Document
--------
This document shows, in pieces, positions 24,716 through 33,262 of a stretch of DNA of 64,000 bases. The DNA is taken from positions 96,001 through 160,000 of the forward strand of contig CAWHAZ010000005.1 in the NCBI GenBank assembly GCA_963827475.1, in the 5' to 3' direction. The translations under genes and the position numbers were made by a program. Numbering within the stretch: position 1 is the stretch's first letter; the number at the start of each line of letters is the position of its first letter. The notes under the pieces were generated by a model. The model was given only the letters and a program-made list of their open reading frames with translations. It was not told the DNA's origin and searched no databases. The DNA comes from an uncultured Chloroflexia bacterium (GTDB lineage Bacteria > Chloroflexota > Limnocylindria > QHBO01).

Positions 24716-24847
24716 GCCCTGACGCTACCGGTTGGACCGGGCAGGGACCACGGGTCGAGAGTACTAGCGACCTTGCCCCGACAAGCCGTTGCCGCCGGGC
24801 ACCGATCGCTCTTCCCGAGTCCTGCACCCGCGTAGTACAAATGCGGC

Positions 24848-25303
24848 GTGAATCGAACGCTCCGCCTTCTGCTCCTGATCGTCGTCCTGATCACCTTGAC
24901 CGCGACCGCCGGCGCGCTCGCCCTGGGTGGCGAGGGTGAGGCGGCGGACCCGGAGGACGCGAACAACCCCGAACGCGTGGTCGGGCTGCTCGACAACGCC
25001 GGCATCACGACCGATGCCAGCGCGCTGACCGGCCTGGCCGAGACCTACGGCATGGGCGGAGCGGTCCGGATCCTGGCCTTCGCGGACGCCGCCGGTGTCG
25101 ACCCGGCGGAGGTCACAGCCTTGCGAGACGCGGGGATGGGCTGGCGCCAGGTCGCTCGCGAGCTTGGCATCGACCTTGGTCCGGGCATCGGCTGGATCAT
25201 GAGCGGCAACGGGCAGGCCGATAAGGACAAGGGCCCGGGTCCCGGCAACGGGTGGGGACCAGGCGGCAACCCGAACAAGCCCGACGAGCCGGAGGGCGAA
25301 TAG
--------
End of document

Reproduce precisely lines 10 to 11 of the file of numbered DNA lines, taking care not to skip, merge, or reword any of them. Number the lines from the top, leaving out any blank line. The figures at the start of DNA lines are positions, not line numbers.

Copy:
25201 GAGCGGCAACGGGCAGGCCGATAAGGACAAGGGCCCGGGTCCCGGCAACGGGTGGGGACCAGGCGGCAACCCGAACAAGCCCGACGAGCCGGAGGGCGAA
25301 TAG